Sculpture worth $ 12,000 destroyed in Adrian

ADRIAN, Michigan (WTVG) – A sculpture worth an estimated $ 12,000 was destroyed over the weekend in Adrian and police say they now know the person responsible.

According to Adrian Police, the statue was destroyed overnight Saturday on Maumee Street in downtown Adrian when it was knocked over. Witnesses later identified the person responsible, however, police are not yet releasing that person’s name pending formal charges.

“Oh, I was heartbroken and I still am,” said Ken Thompson, the co-owner of Flatlanders Sculpture Supply and Art Gallery in Blissfield. “It’s unfortunate that this happened.”

Thompson also runs Midwest Sculpture Initiative, which works to place outdoor artwork in cities throughout the area.

“We started about 20 years ago doing these outdoor sculpture exhibits and it was my personal desire to have more opportunities to exhibit my work,” Thompson explained. “We started doing those and it kind of turned into a snowball, and there was a number of years where we were doing 20 a year.”

The sculpture in Adrian was one of ten on display in the city and part of the Midwest Sculpture Initiative.

“That piece was done by Mark Chatterley, who is nationally and internationally known sculpture artist from Williamston, Michigan,” Thompson said. “It was a stack of people sitting on top of one another in the thinker’s pose.”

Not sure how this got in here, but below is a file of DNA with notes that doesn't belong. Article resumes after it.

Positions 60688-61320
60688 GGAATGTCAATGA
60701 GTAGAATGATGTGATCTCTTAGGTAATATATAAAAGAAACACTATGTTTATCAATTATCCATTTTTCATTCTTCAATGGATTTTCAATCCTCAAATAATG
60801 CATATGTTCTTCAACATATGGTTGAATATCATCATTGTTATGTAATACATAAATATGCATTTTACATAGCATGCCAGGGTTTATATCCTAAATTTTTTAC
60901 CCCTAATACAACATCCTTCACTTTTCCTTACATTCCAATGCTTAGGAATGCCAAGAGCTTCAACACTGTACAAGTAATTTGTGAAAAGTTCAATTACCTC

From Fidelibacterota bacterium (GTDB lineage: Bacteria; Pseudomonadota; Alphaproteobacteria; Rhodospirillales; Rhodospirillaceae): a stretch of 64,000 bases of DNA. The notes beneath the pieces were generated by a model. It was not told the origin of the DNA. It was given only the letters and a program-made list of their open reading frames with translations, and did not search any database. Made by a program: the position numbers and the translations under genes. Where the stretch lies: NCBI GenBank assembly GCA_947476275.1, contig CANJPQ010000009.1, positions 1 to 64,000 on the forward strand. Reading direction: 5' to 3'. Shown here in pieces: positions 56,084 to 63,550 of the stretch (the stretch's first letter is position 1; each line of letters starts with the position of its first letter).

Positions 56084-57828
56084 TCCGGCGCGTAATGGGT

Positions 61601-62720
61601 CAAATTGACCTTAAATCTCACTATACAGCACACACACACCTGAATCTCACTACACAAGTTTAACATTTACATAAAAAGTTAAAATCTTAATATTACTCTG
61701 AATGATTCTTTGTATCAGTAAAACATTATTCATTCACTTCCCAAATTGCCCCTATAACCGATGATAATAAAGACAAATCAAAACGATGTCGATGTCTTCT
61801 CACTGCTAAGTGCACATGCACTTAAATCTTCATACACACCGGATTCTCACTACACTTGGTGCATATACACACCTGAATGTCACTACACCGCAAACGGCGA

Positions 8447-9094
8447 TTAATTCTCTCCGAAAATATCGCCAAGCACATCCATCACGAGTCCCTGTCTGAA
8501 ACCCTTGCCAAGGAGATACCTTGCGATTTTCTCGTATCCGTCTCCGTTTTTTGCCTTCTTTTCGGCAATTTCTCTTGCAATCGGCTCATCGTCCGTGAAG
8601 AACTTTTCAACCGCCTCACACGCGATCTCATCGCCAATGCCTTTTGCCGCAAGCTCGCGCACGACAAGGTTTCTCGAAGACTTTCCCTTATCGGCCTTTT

Thompson said Chatterley likely spent more than 100 hours working on the sculpture, which was put on display outside of the Croswell Opera House one month ago.

“The damage was pretty extensive and it was broken into a couple big pieces and a number of small pieces,” said Eric Gabel, the director of marketing for the Croswell Opera House. “You just hate to see anybody’s artwork, but especially from someone who just poured their time, expertise, and heart into it, to be treated that way.”

Thompson collected a few pieces that were salvageable, but he said the rest of the ceramic sculpture is a loss.

“The fact that people feel they need to interact with art in a negative way bugs me to no end,” he said. “You don’t have to look at it and move on.”

Recently, a man who was protesting climate change, threw cake at the Mona Lisa on display at the Louvre Museum in Paris. Meanwhile, police in Adrian said there was no specific motive for destroying the ceramic sculpture, and alcohol played a factor in the decision to knock it over.

“That sculpture did nothing to that young man, just as the Mona Lisa did nothing to the person with the cake,” Thompson said. “If you don’t like it, you don’t like it, but you don’t need to act out against it.”

The case has been submitted to the Lenawee County Prosecutor who will make a final decision regarding charges against the individual, according to police.

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